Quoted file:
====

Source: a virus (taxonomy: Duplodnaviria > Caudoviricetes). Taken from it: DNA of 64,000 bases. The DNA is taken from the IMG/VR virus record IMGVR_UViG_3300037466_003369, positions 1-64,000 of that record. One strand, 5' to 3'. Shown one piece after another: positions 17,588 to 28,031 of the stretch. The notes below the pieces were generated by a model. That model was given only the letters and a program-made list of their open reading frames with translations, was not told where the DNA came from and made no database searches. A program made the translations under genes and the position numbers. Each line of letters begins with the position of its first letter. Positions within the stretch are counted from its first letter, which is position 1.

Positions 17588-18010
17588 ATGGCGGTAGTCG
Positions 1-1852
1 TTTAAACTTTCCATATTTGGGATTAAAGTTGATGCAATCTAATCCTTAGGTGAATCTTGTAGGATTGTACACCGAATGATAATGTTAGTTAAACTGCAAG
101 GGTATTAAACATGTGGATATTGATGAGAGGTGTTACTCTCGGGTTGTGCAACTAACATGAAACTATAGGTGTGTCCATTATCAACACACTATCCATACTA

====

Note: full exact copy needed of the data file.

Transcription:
Source: a virus (taxonomy: Duplodnaviria > Caudoviricetes). Taken from it: DNA of 64,000 bases. The DNA is taken from the IMG/VR virus record IMGVR_UViG_3300037466_003369, positions 1-64,000 of that record. One strand, 5' to 3'. Shown one piece after another: positions 17,588 to 28,031 of the stretch. The notes below the pieces were generated by a model. That model was given only the letters and a program-made list of their open reading frames with translations, was not told where the DNA came from and made no database searches. A program made the translations under genes and the position numbers. Each line of letters begins with the position of its first letter. Positions within the stretch are counted from its first letter, which is position 1.

Positions 17588-18010
17588 ATGGCGGTAGTCG
Positions 1-1852
1 TTTAAACTTTCCATATTTGGGATTAAAGTTGATGCAATCTAATCCTTAGGTGAATCTTGTAGGATTGTACACCGAATGATAATGTTAGTTAAACTGCAAG
101 GGTATTAAACATGTGGATATTGATGAGAGGTGTTACTCTCGGGTTGTGCAACTAACATGAAACTATAGGTGTGTCCATTATCAACACACTATCCATACTA